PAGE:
‘Machine learning has been adopted in all areas of finance, from how we close the books to managing risk and outlier detection,’ Bones explains. ‘Possibly the greatest achievement of this has been improved quality of the upstream data that is key for all of our reporting.’
Automation hasn’t meant a downsizing of Google’s finance team. ‘Technical accounting is about freeing up people to do more meaningful work,’ Bones says. ‘There is a significant need for technical accounting, and as our regulatory environment gathers pace we need to be on top of that. It’s about people doing the right work – that’s where technology has given us relief.’
With her own job involving much international travel pre-Covid, does she think the pandemic has changed business travel forever? ‘I do think there’s huge value in connection,’ she says. ‘One thing we missed during the pandemic was a lot of the incidental interactions you get by coming together face to face that add a lot of value to your day. That’s how innovation happens.
‘However, it’s now been proven that we can be very effective working remotely. And the reality with travel is that it does come at an environmental, productivity and personal cost. At Google, we’re rethinking the mix, and going with a hybrid approach. We get the flexibility a lot of people want and crave, and the ability to work together and problem-solve collaboratively.’
Her ACCA qualification has served her well, laying a solid foundation for a career not only in finance but across the wider business community. ‘I know many members who have used their qualification as a launchpad to do completely different things,’ she says.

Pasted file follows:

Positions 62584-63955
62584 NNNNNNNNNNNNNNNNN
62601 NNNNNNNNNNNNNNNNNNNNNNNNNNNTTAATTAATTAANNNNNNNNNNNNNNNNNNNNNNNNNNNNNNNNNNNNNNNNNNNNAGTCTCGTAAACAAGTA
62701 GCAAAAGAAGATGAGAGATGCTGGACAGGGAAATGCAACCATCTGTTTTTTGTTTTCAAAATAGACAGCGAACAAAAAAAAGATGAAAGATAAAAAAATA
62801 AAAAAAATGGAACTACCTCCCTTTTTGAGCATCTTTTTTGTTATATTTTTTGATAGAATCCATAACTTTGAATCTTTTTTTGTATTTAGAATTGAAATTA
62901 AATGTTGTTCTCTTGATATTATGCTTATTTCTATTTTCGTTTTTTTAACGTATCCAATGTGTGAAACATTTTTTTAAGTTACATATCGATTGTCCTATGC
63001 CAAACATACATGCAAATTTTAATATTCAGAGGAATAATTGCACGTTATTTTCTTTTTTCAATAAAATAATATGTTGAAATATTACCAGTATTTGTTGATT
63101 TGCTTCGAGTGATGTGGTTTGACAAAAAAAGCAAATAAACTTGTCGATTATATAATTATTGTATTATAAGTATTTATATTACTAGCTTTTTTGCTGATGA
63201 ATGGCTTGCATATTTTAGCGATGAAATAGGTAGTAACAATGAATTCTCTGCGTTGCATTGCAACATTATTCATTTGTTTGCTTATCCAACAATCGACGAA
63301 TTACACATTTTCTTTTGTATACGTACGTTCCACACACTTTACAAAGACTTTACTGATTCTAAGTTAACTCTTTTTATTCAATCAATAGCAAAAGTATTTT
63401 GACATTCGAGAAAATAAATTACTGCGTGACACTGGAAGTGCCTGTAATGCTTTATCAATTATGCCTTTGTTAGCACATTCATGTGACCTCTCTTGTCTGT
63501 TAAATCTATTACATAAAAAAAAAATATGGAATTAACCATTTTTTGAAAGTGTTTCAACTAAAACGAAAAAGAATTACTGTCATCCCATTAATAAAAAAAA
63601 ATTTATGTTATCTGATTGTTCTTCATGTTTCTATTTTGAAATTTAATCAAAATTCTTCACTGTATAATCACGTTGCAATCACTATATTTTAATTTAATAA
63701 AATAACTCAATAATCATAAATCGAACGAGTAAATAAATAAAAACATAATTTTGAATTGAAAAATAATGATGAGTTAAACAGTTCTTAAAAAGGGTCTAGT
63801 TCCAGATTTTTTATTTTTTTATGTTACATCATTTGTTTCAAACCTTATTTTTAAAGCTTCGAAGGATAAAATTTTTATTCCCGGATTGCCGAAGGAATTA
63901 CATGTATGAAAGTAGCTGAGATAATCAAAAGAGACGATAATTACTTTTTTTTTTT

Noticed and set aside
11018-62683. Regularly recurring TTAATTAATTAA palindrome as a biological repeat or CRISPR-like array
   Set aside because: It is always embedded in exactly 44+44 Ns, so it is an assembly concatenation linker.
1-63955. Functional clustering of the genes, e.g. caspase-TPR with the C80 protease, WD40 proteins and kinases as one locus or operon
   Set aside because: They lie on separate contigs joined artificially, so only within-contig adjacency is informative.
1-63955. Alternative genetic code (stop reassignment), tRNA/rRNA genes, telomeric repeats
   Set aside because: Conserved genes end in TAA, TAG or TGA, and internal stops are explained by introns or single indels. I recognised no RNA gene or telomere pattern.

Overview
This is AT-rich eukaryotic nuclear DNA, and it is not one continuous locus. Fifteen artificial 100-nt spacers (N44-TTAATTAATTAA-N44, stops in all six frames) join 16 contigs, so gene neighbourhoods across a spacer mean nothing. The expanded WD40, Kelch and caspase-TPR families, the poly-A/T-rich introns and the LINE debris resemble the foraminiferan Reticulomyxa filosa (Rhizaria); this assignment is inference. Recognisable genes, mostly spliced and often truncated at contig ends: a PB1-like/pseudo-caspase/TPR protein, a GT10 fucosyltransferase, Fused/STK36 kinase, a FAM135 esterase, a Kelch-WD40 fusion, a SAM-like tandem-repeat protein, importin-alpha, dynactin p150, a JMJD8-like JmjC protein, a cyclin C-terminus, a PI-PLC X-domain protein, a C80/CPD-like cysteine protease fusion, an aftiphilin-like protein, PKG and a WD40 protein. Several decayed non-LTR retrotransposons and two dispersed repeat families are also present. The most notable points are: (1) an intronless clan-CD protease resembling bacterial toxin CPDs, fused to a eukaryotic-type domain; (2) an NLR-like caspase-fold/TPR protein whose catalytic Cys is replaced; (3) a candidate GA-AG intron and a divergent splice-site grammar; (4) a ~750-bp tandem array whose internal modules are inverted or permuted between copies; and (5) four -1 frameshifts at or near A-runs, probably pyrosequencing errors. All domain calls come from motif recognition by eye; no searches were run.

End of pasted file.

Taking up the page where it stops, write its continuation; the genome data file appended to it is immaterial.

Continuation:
More than anything, she adds, the ongoing professional development, support and training ACCA offers is of great value in an environment where change is accelerating.
Although ‘always very ambitious’, she baulks at the notion of climbing a career ladder. ‘I never had an end game in mind,’ she explains. ‘I’ve consistently had a drive to do more and be better. I don’t think I chased a particular thing, but I really liked what I did and the opportunity [at Google] was apparent.’
Bones doesn’t keep track of the hours she works. ‘I love my work – it adds to my life overall,’ she says. This plays out at home, where the married partners support each other in their professional and personal lives. ‘I think being interested in what each other does, and talking about our day sets a positive example to our two children as well,’ she says.
1998 - Google founded in California, US
2015 - Google restructured as subsidiary of new holding company Alphabet
150,028 - Alphabet employees in 2022
US$257bn - Alphabet full-year profit 2021
41% - Year-on-year revenue increase from 2020 to 2021
30.6% - Women in leadership positions globally (20.8% in 2014)
33.9% - Women in the workforce (30.6% in 2014)
Not just vertical
Although she’s successfully risen through the ranks, ‘climbing the career ladder’ is a term that grates. ‘It’s not a ladder,’ she explains. ‘It’s important to remember there are many different directions your career can go in.
‘Mine started in marketing, and I couldn’t have predicted the path it would take, or the opportunities that were not even imagined 20 years ago. It’s difficult to recognise in the moment how much we’re learning, but, looking back, there’s been value in all of the positions I have had.’
She sums up by asking: ‘How can we know the dancer from the dance?’ It’s a quote – her favourite line – from the WB Yeats poem Among School Children. ‘I have always interpreted this as nothing works well in isolation. There is no one thing that makes us successful; it is a combination of internal and external factors. So when the right opportunity comes along, just be ready to dance.’
Author: Peta Tomlinson, journalist
This article was first published in AB magazine August 2022